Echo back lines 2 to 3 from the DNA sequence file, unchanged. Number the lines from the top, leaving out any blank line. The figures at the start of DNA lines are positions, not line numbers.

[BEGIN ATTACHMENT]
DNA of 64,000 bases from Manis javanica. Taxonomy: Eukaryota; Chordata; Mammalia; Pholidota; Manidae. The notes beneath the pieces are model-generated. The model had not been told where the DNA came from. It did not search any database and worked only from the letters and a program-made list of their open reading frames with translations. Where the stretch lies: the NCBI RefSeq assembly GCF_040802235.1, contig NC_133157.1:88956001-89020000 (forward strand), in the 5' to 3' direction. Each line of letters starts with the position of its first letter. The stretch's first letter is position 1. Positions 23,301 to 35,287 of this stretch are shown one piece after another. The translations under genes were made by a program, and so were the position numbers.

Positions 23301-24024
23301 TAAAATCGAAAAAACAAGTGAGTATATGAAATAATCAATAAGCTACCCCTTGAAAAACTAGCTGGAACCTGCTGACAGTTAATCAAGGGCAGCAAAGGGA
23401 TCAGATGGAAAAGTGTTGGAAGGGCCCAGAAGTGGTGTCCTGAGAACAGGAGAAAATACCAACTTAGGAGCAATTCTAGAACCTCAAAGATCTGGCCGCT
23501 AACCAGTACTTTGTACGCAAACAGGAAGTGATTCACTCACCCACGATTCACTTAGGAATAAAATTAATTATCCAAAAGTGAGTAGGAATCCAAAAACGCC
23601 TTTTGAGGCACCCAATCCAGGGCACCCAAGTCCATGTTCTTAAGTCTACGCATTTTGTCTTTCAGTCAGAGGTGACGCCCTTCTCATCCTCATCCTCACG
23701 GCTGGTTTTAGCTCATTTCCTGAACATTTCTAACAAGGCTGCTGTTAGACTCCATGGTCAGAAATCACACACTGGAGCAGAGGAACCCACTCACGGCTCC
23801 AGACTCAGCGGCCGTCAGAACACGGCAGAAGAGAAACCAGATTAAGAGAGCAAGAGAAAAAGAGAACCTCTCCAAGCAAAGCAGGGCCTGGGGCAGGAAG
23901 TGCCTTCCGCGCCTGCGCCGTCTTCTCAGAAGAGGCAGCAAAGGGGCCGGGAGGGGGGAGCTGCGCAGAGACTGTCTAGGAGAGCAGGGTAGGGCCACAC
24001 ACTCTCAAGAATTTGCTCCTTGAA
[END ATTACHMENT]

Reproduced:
Positions 23301-24024
23301 TAAAATCGAAAAAACAAGTGAGTATATGAAATAATCAATAAGCTACCCCTTGAAAAACTAGCTGGAACCTGCTGACAGTTAATCAAGGGCAGCAAAGGGA